Political Season Is Now Fully Upon Us

Feb 05, 2020
State of the Union 2020

The last two days have proven one thing and that is the political season is fully upon us, and the ebb and flow of the race will  have a direct impact on trading direction and momentum. The juxtaposition between the chaos of the Democratic Party’s Iowa coming out party and President Trump’s State of the Union Address couldn’t have been more stark.  While the inability to call a winner in Iowa more than a day later may long be forgotten in November, the immediate impact is to bolster Trump’s reelection prospects and that no doubt is fueling part of the stock rally—and concomitant selling in Treasuries. The calculus seems to be that anything that points/hints at a Trump reelection, and continuation of the status quo, is good for stocks and other risk assets.  On the other hand, if a serious contender to Trump manages to emerge from the Democratic field that will likely send stocks lower as the prospects of a change in tax and regulatory policies will enter the risk equation.  In any event, we’re a long way from November but the last two days reminds us the horse race has just begun but with the Democrats stumbling out of the gate.

 


newspaper icon  Economic News

While coronavirus news and political handicapping are taking the lion share of headlines, and trading direction, this week is full of first-tier economic releases with the spotlight on the January jobs report this Friday.  Already, we’ve received a few economic releases that point to an economy that is continuing to perk along with little hint of an imminent downturn.

  • The ADP Employment Change Report was released this morning and found 291,000 private sector jobs versus 157,000 expected and 202,000 in December. The print is the highest since May 2015. The trend in ADP compared to BLS numbers this time last year was to overstate what would subsequently be reported in the BLS report. That trend shifted in the second-half of 2019 with the ADP understating BLS numbers until, that is, the December release which again overstated the BLS print by 63,000 jobs. Given today’s huge beat of expectations, we would go with ADP overstating the BLS expectation of 150,000 private sector jobs, but the extent of the ADP beat could lift those BLS expectations before Friday.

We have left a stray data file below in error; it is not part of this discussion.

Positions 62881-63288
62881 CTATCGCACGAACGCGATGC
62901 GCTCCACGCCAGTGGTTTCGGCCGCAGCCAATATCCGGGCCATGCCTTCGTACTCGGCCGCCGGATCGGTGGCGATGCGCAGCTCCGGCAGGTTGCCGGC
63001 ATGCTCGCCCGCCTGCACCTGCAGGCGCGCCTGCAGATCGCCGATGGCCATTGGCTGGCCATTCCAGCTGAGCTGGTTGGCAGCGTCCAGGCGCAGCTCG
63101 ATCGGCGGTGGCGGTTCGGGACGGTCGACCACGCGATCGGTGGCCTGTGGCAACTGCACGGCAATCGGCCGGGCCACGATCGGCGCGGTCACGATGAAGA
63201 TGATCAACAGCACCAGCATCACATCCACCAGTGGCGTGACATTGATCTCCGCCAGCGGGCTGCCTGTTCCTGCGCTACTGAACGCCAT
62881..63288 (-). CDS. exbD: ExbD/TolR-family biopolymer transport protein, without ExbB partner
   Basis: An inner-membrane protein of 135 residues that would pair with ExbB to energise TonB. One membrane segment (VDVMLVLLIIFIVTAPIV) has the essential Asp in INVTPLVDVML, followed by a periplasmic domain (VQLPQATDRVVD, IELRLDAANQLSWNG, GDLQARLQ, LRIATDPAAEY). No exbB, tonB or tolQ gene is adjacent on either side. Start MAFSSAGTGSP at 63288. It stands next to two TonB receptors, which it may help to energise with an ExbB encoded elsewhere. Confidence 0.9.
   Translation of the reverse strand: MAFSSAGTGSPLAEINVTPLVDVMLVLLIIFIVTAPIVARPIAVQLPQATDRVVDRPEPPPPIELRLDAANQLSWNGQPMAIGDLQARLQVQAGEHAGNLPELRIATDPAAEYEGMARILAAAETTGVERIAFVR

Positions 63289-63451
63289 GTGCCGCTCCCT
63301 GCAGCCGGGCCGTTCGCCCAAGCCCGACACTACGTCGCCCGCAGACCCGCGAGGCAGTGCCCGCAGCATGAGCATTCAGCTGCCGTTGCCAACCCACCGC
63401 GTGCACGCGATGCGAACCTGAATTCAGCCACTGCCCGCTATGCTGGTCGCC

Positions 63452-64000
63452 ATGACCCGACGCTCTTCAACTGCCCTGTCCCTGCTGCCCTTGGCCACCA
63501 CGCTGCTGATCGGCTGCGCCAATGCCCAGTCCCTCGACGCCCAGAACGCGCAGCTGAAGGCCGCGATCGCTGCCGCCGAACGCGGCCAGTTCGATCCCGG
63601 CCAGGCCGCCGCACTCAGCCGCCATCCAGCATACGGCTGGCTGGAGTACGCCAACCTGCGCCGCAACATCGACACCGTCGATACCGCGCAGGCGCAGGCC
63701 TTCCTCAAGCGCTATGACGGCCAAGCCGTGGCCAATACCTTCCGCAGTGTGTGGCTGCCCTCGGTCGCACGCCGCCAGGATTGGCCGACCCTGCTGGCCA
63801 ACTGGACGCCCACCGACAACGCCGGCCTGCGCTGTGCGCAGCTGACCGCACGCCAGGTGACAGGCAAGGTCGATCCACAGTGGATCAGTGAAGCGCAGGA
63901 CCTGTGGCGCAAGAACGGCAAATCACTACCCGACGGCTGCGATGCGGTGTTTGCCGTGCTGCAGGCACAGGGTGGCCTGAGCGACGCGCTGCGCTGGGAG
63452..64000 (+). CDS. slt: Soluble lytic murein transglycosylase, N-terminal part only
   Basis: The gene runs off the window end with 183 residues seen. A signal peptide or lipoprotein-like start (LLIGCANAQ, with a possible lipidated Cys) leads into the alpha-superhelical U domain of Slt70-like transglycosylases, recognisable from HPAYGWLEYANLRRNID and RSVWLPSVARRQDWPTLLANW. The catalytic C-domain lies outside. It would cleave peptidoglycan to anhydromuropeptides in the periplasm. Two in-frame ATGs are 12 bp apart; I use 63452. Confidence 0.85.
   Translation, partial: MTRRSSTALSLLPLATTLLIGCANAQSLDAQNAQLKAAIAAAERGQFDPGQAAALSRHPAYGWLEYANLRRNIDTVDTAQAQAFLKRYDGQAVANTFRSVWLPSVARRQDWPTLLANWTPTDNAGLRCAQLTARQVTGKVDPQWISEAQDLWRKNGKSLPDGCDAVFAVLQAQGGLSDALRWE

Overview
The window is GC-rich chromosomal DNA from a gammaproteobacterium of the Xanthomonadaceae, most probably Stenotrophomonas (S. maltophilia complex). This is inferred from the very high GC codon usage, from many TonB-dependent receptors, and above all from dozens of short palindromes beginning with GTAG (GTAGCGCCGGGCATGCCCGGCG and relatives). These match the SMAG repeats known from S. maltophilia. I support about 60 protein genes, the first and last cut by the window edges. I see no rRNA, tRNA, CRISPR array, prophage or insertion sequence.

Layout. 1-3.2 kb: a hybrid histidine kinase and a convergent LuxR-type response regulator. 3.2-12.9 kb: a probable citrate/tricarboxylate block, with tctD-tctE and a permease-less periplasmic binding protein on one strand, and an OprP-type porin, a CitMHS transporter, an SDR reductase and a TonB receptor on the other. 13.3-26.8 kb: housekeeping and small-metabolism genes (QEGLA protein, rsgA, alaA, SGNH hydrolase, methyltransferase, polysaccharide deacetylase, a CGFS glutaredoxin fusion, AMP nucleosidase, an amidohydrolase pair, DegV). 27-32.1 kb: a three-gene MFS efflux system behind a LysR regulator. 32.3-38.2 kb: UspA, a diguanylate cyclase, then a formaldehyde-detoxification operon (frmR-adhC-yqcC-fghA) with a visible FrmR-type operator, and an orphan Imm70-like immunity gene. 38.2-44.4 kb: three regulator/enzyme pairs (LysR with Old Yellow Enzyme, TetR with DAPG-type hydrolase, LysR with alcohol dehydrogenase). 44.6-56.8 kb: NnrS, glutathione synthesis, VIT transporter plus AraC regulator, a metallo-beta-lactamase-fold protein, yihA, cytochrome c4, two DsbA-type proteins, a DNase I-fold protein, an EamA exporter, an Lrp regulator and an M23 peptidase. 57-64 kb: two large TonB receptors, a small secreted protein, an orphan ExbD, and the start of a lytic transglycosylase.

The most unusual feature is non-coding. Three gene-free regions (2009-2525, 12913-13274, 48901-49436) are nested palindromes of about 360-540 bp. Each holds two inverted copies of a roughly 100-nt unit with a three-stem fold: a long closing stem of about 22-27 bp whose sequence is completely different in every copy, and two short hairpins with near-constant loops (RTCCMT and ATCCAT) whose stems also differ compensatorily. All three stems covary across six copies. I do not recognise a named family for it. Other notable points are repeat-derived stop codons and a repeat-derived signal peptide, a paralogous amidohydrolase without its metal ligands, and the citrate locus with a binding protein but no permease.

• Most people even mildly interested in the economy know the manufacturing sector has struggled mightily over the past year as tariffs  and global trade tensions generated headwinds that have put the sector in contractionary territory since July. That is until Monday’s January ISM report printed at 50.9, signaling the sector is expanding once again, albeit just barely. But with the Boeing 737 Max troubles still ongoing, and the coronavirus impact yet to hit the numbers, the January report may be just a brief foray into expansionary territory before heading lower again. While the January ISM contains echoes of a number of strong regional Fed manufacturing surveys for the month, it will take sustained signs of global-demand stabilization to translate into a durable manufacturing upturn and with the aforementioned issues still outstanding it will be a tall order to maintain the January print.